Restraining Order Fraud and Female Victimization of Men

Posted on July 12, 2013


It shouldn’t be any mystery why with millions of restraining orders being issued each year in the Internet age complaints of abuses aren’t louder and more numerous: stigma.

A woman’s having taken out a restraining order against him—particularly one alleging violence or fear of violence—isn’t something a man is apt to broadcast, even if the order was grounded on sheer lies (and especially if those lies aren’t ones he’s able to expose as such). Allegations of fear or threat by women aren’t held to any standard of substantiation. They can be completely vaporous (pardon the oxymoron), and judges are cool with that.

Also, the experience of being publicly shamed is a harrowing one and one a man isn’t likely to want to revisit. (There’s always, besides, the apprehension of incurring further malice from the courts. For many injunction defendants, ever again having access to home, property, or children is entirely subject to judicial impulse.)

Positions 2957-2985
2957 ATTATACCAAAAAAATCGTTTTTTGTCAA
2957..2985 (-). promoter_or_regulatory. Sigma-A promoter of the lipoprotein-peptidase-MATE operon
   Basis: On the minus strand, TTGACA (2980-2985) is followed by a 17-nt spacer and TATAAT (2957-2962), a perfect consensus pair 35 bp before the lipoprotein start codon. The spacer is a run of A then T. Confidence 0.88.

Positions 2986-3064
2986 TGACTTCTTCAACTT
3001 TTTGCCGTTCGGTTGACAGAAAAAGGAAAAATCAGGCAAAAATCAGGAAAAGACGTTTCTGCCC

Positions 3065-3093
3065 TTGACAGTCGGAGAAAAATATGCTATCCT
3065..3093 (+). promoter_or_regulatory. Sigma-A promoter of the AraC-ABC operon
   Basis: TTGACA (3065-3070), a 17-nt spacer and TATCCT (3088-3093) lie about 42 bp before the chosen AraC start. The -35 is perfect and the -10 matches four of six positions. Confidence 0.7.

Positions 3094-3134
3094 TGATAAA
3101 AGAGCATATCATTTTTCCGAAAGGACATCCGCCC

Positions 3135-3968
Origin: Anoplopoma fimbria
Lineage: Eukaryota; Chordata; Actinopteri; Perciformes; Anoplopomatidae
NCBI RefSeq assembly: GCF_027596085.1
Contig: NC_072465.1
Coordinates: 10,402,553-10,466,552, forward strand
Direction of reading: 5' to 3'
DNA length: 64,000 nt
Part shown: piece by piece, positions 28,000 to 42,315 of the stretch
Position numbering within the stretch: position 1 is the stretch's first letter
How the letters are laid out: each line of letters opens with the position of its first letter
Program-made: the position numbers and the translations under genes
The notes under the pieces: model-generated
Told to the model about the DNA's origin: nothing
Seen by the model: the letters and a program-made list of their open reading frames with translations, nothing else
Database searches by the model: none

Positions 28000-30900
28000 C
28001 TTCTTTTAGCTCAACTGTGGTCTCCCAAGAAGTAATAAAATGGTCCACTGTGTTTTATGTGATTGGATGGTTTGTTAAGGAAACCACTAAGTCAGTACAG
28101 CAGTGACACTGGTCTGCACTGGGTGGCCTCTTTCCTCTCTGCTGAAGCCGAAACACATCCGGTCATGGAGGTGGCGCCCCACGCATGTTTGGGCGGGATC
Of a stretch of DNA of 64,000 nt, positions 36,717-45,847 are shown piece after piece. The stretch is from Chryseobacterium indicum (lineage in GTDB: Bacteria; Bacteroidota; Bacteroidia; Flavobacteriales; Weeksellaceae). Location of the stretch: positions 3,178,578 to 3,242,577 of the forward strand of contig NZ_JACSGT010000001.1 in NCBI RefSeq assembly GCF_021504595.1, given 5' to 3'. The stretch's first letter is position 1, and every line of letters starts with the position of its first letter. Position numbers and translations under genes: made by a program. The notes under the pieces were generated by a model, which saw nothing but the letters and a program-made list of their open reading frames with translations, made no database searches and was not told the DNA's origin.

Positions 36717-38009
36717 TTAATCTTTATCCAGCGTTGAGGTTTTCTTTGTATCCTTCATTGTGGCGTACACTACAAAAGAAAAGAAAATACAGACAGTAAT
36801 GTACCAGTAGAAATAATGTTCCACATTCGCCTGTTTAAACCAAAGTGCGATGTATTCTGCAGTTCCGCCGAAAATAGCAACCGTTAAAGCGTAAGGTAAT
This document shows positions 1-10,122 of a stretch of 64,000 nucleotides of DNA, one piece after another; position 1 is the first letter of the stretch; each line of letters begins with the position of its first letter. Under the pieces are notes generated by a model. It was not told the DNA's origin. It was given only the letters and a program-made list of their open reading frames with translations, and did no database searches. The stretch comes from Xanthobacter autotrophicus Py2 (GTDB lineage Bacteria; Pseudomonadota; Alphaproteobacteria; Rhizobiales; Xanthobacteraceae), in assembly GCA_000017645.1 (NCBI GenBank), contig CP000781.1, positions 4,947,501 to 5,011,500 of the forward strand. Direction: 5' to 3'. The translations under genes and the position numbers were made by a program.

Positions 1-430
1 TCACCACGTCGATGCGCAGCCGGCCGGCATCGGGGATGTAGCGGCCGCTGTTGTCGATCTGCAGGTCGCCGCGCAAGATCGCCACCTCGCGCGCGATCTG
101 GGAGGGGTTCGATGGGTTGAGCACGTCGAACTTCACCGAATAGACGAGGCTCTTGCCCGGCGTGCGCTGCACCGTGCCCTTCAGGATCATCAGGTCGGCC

An unscrupulous woman not only enjoys the gratification of being rewarded for her fraud by a paternal system that regards her as a fragile fledgling in need of special protections; she also enjoys the impunity guaranteed by her victim’s fear of humiliation and social and professional condemnation.

Society today condescends to give a sympathetic ear to women’s plaints; men are still expected to suck it up. Feminists promote a double standard they profess to oppose to reap the benefit: not gender equity but political advantage.

There are a number of sites on the Internet that advocate for “men’s rights” (see how even the phrase sounds absurd?) like A Voice for Men and Men’s Activism News Network. You’re unlikely to hear them cited on NPR. Feminism is chic and trendy: VAWA! NOW! AAUW! The Vagina Monologues!

“Masculinism” isn’t a word.

Copyright © 2013